based on a review of her records (A.R. at 171-72). Dr.
Robbins opined that Plaintiff could: lift twenty pounds
occasionally and ten pounds frequently; stand and/or walk for
two hours and sit for six hours during an eight-hour work day
with normal breaks; and occasionally climb ramps, stairs,
ladders, ropes, or scaffolds, balance, stoop, kneel, crouch,
and crawl (A.R. at 171-72). In addition, she should avoid:
concentrated exposure to extreme cold, extreme heat, wetness,
humidity, fumes, odors, dusts, gases, poor ventilation; and
hazards, such as machinery and heights (A.R. at 172). Dr.
McGan opined that Plaintiff could perform sedentary jobs and
was not disabled (A.R. at 176-77).
Turner, M.D. conducted a reconsideration evaluation of
Plaintiff's physical RFC on December 26, 2013 (A.R. at
187-89). Dr. Turner's opinion mirrored Dr. McGan's
except Dr. Turner opined that Plaintiff could stand and/or
walk and sit for about six hours during an eight-hour work
day with normal breaks and did not have any environmental
limitations (A.R. at 188-89). As support for her opinions,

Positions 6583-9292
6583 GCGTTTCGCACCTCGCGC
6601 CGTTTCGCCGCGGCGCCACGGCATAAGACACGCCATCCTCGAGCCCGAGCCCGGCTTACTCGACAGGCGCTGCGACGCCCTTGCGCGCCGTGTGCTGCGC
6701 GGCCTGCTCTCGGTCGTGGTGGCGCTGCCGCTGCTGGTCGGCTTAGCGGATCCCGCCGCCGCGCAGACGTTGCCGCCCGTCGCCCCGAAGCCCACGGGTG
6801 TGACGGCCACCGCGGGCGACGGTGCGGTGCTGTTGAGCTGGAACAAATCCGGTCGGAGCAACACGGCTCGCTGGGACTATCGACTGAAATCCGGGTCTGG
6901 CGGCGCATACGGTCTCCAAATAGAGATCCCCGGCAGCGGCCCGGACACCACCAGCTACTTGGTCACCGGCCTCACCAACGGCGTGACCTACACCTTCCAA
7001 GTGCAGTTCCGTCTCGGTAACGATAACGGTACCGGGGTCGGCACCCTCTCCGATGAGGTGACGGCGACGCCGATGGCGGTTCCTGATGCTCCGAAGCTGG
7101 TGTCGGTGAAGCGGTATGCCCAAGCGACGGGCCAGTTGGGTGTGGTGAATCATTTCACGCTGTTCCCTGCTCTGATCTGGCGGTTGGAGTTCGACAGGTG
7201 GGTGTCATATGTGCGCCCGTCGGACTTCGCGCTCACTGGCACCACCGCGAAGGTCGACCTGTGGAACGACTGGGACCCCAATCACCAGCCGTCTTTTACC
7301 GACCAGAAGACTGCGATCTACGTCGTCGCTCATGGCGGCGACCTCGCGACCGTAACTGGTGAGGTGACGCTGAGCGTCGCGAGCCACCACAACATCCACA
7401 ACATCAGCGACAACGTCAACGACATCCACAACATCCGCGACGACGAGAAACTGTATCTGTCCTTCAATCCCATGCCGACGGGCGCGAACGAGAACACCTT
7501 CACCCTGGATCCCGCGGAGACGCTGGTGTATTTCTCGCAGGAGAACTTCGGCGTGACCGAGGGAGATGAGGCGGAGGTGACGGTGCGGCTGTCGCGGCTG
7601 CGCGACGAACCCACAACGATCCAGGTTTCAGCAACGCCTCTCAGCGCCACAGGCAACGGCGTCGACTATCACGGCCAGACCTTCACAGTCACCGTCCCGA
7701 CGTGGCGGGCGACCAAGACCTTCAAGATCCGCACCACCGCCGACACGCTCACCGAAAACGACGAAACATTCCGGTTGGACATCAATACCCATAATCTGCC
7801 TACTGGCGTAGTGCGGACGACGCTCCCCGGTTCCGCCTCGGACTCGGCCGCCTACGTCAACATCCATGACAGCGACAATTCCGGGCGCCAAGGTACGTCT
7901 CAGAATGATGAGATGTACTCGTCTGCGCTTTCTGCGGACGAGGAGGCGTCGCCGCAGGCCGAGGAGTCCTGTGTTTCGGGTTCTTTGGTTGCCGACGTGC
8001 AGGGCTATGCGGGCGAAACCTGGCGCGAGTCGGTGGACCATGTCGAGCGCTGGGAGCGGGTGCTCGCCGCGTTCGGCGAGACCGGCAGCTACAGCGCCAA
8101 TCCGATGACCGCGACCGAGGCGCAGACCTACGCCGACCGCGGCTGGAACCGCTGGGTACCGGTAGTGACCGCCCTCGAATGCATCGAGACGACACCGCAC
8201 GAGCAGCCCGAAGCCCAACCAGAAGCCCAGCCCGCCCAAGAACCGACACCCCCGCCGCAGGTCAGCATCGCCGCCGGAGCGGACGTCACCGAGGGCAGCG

Dr. Turner noted that Plaintiff's "[m]ore recent
exams [were] quite [normal]" (A.R. at 189). Dr. Turner
determined that Plaintiff could perform light, unskilled jobs
and was not disabled (A.R. at 192-93).
Third Party Function Report
twenty-year-old daughter, Briana D. Tyndal, completed a Third
Party Function Report form on September 12, 2013 (A.R. at
423). Ms. Tyndal indicated that Plaintiff's
back and body pain, which had increased in the "past few
months," limited her ability to lift a gallon of milk,
squat, bend, stand, walk for more than five minutes without
resting, sit, kneel, climb stairs, and remember (A.R. at 423,
428). Plaintiff needed Ms. Tyndal's assistance to get out
of bed, dress, care for her hair, and perform household
chores (A.R. at 424). Plaintiff spent her days lying on the
bed or couch (A.R. at 423). She was no longer able to grocery
shop, exercise, socialize, clean, and cook, although she
prepared microwave meals, frozen dinners, and snacks (A.R. at
424, 425, 427, 428). She did laundry and dusted
"sometimes," drove, shopped on the computer, and
went to weekly therapy appointments (A.R. at 425-27). She
enjoyed reading and watching TV every day (A.R. at 427).
The ALJ Hearing
and independent VE Michael Dorval testified at the hearing
before the ALJ on March 15, 2017 (A.R. at 101). Plaintiff
described her lower back pain and fibromyalgia. 1.
Plaintiff's Testimony Plaintiff testified regarding her
most significant condition: constant low back pain, which
radiated into her hips and down her right leg (A.R. at 111,